There's nothing in this video's theory that I disagree with, but I think it overstates how good recommendation analysis is currently.
The University of Minnesota runs an experimental movie recommendation site, Movielens, which represents a decent approximation of state of the art. I've been using it for years. It's better than just using imdb, which is biased towards what immature internet users like. And, it's still nearly useless. I often find the movies it recommends unwatchable. If I highly rate a slow movie like The Killing of a Sacred Deer, it immediately thinks I like anything unwatchably boring like I Don't Feel at Home in This World Anymore.
At the other extreme, I think it's clear that someone who deeply understands art and culture and has wide-ranging appreciation for various tastes would be able to interview another person about their tastes and recommend movies or books or whatever that they would like. So, like, if you had my wife rate all the movies she's ever seen, and then she watches several new ones that I watch separately, I think I could outperform any existing recommendation algorithm on mean squared error. (it might pick up on subtle systematic trends like "she tends to rate horror 1.3 stars less than their average" that I don't have the bandwidth to grok, but I think I would do a much better job avoiding gross misjudgments of cultural context. I know she'll like Girls' Trip way better than Pitch Perfect, partially because I'm able to bring in tons of other contextual information about how the movie's qualities jibe with or conflict with her interest that the recommender will only have indirect access to.)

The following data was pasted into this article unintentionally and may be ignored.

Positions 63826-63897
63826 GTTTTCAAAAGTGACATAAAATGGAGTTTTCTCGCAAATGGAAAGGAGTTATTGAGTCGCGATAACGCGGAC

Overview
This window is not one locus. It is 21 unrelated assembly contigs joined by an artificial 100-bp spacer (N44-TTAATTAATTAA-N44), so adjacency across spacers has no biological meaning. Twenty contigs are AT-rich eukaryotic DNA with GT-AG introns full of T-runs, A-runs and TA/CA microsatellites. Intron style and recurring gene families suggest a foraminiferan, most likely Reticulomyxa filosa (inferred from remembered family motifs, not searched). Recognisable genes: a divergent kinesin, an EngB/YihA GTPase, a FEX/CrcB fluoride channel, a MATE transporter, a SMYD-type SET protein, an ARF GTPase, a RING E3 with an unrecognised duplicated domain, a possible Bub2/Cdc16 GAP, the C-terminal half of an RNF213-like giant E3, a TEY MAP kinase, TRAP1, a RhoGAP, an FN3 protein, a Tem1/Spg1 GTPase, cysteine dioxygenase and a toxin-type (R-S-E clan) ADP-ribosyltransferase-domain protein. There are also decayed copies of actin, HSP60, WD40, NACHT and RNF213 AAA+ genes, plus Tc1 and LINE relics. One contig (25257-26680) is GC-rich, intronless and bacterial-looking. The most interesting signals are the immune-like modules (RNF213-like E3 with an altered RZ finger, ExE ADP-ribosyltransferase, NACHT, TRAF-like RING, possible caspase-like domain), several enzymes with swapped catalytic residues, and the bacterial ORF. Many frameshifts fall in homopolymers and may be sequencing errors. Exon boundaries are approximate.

So let's agree that this sort of "ambient, ongoing, intrepid recommendation" logic exists somewhere between the capability of machine learning today (let's call that t=0), and the capability of an artificial superintelligence ("ASI") with all the capabilities of a brilliant human plus fast execution and the ability to process jobs in parallel (let's call that t=1).
The question is, what is the value of t necessary to make the sort of vision in "The Selfish Ledger" practically helpful?
I think the popular consensus is something like t=0.2 . But I suspect it's more like t=0.7 .
I do appreciate the concept of a profile which has proved itself so valuable that you prefer to add to it rather than go without a profile (or start over). But the machine learning aspects of this seem wildly overblown. Google has astonishing capabilities to perform machine learning using my information now. How is it being used to help me? By recognizing spam, certainly, but I don't think my own spam categorizations make much of a difference. By recognizing the people and things in my photos and making it easier to search for them--cool, but hardly life-changing, and still very primitive. By recognizing my speech on my android phone when I'm transcribing--but it seems that there is very little learning my specific voice, or (I suspect) tracking my corrections after the fact; there's no capability to specifically train it on my voice, for one thing.
The quality of the user experience across Google products has everything to do with product design and engineering to support that design, and next to nothing to do with machine learning.